However, you may want to rush to beat that January 29 deadline if you invested in study materials that are targeted to the old exams. Although there are no major changes, the subjects being tested are slightly different on the new exams.

If you still need study materials for the old exams, they will still be available on our site until the last day.

Good luck with your testing!

–Troy McMillan

Say goodbye to the OLD CCNA exams, and hello to the ICND series!

December 10, 2013 at 3:13 pm | Posted in Cisco | Leave a comment
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Say goodbye to the old CCNA exams and Version 1 of the Cisco Certified Network Associate (CCNA).

It’s official; the deadline for achieving your CCNA by taking the exams 640-816 and 640-822 (or alternately the 640-802) has come and gone, and these exams are retired.  The new path to achieving Cisco’s flagship certification is  to take both exams 100-101 (ICND 1) and 200-101 (ICND 2), or to pass the composite exam 200-120 (CCNAX). Passing the 100-101 ICND1 earns you the next-generation CCENT certification; passing both ICND1 and ICND2 (or the single CCNAX) earns the CCNA: Routing and Switching certification.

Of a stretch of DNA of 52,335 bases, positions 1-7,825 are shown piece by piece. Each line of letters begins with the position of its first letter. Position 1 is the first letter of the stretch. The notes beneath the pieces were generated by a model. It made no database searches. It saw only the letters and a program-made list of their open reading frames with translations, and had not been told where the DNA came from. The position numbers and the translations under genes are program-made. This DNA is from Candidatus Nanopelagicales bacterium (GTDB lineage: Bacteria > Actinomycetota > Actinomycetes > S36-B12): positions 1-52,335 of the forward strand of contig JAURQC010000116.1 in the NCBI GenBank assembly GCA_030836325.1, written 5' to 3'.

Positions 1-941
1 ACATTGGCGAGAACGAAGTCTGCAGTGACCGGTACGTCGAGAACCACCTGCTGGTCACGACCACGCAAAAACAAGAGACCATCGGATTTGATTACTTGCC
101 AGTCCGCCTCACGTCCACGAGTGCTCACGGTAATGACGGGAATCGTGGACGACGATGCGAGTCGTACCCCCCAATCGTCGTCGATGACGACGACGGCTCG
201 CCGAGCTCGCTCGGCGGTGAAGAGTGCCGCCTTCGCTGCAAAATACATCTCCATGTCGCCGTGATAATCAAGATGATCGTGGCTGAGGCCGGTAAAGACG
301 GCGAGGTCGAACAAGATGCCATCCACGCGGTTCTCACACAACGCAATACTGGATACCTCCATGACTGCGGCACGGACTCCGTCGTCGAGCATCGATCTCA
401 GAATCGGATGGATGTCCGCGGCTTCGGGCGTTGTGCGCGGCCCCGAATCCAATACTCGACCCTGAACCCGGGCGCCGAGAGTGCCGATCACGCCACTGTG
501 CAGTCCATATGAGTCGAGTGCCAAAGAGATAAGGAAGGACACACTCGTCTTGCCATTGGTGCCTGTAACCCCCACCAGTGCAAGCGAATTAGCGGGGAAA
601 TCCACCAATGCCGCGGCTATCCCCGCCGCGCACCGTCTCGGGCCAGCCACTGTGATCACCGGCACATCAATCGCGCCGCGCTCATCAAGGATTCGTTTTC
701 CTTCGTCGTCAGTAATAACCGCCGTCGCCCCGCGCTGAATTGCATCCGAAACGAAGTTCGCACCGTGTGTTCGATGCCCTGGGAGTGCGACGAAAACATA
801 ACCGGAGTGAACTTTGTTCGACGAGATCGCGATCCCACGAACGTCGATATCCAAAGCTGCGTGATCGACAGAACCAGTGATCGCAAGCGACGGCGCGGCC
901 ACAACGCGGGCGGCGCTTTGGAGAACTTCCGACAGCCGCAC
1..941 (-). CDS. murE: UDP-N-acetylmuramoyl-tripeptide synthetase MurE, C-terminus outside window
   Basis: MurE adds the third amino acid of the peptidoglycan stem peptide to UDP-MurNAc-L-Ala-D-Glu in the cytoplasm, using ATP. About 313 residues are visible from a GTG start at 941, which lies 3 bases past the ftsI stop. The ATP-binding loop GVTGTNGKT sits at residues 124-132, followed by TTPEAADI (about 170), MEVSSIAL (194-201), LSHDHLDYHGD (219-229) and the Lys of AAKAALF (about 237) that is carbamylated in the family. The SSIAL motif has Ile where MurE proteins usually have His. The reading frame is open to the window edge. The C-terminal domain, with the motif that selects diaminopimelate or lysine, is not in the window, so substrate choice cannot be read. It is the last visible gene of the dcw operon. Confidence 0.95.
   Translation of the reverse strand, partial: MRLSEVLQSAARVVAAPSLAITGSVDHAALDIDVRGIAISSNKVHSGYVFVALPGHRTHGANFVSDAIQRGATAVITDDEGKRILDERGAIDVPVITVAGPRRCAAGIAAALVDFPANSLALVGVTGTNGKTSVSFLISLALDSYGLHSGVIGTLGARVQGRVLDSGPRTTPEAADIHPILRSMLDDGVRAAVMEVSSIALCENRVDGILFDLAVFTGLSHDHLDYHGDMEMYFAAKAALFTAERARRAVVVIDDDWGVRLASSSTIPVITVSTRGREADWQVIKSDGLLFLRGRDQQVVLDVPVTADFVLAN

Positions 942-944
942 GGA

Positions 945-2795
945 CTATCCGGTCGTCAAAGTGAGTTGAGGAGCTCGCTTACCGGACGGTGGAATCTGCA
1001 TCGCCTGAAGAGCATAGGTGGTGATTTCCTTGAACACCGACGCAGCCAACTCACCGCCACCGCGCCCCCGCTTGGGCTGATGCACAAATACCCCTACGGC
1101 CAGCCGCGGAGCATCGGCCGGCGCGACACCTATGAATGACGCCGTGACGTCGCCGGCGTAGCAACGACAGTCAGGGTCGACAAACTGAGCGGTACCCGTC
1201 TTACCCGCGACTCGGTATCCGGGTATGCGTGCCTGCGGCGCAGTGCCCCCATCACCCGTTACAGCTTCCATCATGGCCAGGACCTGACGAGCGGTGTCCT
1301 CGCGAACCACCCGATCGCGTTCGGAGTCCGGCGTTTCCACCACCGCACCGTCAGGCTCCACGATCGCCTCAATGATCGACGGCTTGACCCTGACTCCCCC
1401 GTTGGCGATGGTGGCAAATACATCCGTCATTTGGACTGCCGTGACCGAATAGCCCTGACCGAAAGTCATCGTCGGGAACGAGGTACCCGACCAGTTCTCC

A further change worth noting: as of October 2013, the CCENT is a prerequisite for the Cisco Certified Design Associate (CCDA) certification.

How much change should I expect?

When Cisco changes the numbering on an exam (as from 640 to 100), it typically indicates a change in the exam’s topic coverage. In some cases the changes are significant, and in others they are minor. In the case of the CCNA exams, the changes are not major overall; this is largely the same set of exam topics. However, some topics have been dropped completely, while others have shifted from the 200-101 exam to the 100-101, and other topics have been shifted from the CCNP-level exams to the 200-101.

The end result is a small increase in the level of difficulty for all three new exams as compared to their older counterparts. People who had been studying with version 1 materials may want to review version 2 before committing to take the exam.

Changes to topic coverage in ICND1 v2

With respect to the 100-101 ICND1 (formerly 640-822), the following topics have been eliminated from the exam:

  • RIP
  • WLAN
  • SDM

The following topics are new to this certification exam:

  • IPv6
  • OSPF
  • Static routing

The following topics used to be covered in ICND2, but are now included in ICND1 (100-101), which changes these topics from the CCNA level to the CCENT level:

  • VLSM and summarization